Thus there is a need for a process of enhancing the removal of the drill solids from the surface of a borehole penetrating a hydrocarbon-bearing formation.

When completing wells in unconsolidated sand reservoirs, sand exclusion means are placed in the open hole interval to control the entry of sand into the borehole. These include gravel packs, slotted liners, prepacked screens, all-metal screens, and the like which are known in the art. Screen failures due to plugging by fines and shaly sand particularly in silty reservoirs is a common problem.

Of significant concern during horizontal well completions is efficient removal of drill-in fluids and residual filter cake after sand control screen placement. Such residuals can cause plugging that hampers production once the well is placed online.

Thus there is a need for a process of enhancing the removal of plugging particles from completion screens and other sand control means.

It is an object of this invention to provide a process for enhancing the removal of solids from the surface of a borehole penetrating a hydrocarbon-bearing formation.

It is another object of this invention to provide a process for enhancing the removal of clays, clay-like solids and shale solids from the surface of a borehole.

Still another object of this invention is to provide a process for enhancing the removal of solids from screens and other sand control devices placed in a borehole in a hydrocarbon-bearing formation.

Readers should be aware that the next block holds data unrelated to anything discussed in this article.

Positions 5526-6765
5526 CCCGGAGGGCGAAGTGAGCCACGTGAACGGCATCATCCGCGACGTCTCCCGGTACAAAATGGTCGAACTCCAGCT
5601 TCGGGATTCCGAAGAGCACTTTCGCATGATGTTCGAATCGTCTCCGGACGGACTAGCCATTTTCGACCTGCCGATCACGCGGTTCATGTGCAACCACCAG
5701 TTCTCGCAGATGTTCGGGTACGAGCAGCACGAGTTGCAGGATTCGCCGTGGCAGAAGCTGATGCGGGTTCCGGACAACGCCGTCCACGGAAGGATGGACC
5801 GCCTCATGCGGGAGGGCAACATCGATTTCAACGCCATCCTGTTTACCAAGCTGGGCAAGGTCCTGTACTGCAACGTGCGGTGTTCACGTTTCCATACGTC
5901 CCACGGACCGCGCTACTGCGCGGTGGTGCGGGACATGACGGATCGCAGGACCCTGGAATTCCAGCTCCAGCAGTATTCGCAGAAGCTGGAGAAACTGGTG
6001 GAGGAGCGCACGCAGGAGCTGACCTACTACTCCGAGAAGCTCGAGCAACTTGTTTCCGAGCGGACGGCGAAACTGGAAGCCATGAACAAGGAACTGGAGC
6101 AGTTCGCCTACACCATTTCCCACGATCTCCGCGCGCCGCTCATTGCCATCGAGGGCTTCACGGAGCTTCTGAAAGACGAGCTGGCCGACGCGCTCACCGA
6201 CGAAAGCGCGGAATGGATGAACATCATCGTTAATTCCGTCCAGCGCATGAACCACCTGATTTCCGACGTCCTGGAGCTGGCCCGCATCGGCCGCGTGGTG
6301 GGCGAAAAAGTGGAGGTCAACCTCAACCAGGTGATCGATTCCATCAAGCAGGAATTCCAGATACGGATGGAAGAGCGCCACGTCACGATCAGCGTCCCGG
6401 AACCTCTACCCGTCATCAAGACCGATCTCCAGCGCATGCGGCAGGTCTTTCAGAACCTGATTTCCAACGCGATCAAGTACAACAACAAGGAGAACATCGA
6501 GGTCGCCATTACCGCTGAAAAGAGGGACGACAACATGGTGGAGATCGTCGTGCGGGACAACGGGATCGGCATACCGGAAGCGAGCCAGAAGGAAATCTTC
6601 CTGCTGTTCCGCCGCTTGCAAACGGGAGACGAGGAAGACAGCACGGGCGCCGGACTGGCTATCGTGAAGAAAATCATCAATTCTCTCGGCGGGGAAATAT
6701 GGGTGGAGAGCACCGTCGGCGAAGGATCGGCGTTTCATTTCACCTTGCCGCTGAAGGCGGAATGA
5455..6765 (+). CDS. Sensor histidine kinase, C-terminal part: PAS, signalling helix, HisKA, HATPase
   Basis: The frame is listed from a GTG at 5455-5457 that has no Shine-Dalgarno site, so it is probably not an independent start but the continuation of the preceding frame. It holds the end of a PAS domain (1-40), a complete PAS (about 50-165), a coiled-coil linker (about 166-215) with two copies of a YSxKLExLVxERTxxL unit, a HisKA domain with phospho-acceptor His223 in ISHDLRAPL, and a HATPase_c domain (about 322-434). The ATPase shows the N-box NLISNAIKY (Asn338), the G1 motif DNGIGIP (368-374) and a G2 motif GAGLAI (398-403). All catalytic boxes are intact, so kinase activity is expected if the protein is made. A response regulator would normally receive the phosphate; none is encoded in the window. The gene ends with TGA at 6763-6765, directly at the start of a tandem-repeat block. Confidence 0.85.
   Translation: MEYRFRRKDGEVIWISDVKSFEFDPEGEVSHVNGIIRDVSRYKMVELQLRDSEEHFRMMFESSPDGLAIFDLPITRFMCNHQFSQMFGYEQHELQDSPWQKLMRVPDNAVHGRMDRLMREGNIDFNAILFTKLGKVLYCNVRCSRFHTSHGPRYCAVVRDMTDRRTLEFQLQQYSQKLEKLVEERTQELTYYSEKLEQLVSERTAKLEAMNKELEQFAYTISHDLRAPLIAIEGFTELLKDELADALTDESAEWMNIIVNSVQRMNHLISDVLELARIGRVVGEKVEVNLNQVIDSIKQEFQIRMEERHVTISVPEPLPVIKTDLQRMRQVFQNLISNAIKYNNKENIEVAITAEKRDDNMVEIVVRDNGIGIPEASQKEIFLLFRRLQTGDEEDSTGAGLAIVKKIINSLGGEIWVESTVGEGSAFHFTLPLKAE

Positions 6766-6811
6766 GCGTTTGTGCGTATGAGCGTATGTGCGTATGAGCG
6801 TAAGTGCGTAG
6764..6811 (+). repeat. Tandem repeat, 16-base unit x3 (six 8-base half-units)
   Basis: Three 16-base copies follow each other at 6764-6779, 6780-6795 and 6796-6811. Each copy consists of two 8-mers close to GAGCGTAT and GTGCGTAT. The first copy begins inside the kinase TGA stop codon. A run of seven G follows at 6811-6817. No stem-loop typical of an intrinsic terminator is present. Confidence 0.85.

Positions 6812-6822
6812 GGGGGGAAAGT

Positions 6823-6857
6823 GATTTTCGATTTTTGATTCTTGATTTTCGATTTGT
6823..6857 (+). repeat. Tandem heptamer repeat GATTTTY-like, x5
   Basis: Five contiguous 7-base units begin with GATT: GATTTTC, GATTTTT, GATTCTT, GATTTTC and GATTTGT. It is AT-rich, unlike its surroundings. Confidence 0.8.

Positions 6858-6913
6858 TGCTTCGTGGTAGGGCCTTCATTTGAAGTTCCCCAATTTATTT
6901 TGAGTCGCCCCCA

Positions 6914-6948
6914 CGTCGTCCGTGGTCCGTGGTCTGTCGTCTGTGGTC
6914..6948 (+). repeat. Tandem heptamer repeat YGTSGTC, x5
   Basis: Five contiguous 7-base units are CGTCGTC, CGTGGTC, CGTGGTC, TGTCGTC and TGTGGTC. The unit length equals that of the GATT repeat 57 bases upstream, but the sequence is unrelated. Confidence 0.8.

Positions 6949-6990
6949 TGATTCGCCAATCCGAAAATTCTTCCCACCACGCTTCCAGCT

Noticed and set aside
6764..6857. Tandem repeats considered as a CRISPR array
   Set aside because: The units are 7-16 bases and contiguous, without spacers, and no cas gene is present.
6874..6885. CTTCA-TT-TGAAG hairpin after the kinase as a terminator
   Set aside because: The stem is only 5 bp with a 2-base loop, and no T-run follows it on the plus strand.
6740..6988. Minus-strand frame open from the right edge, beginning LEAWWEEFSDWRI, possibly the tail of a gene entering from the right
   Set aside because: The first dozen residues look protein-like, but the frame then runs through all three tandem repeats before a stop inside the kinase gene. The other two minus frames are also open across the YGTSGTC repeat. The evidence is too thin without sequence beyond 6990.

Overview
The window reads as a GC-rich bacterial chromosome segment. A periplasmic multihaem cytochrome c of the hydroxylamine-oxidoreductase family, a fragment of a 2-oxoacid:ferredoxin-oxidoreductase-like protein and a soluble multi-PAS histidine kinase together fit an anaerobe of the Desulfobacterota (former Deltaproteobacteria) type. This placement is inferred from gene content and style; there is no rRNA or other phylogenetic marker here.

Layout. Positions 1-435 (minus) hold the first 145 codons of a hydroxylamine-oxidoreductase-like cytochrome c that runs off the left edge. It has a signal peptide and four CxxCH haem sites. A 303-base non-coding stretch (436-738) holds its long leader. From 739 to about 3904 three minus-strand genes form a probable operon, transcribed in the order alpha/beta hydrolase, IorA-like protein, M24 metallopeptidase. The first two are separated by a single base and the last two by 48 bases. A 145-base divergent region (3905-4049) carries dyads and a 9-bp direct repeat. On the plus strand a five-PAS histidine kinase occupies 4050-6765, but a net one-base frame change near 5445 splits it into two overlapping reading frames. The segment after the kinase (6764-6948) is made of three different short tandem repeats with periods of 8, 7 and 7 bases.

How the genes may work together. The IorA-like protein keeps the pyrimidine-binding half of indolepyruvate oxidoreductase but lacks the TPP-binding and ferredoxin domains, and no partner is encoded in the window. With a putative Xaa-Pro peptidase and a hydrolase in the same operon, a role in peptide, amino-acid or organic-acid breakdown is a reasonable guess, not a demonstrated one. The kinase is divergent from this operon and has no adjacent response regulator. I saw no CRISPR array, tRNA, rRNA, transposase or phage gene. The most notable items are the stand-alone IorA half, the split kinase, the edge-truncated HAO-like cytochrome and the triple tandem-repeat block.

These and other objects of the invention will be obvious to one skilled in the art upon reading this specification and claims.

SUMMARY OF THE INVENTION

The present invention provides a process for enhancing the removal of clays, clay-like solids, shale solids, and the like from the surface of a borehole, the solids being deposited along with a filter cake on the borehole surface from well drilling, completion, or workover fluids (hereinafter referred to as well servicing fluids) during wellbore operations. The invention also provides a process for enhancing the removal of solids from sand control devices such as prepacked screens, all metal screens, and the like, placed in the wellbore during completion operations. The processes comprise contacting the solids with an acidic solution of a polyglycol, or a mono ether derivative thereof, for a period of time sufficient to decrease the adherence of the solids such they can be subsequently removed from the surface of the borehole with a wash solution.

The preferred polyglycols useful in this invention have the empirical formula: ##STR1## where: R=H or CH3

Z=H or a haydrocarbyl group containing from 1 to 20 carbon atoms

n=1 when R=CH3

n=3 when R=H

a=0-70, provided that a>o when b=0

b=0-250, provided that b>o when a=0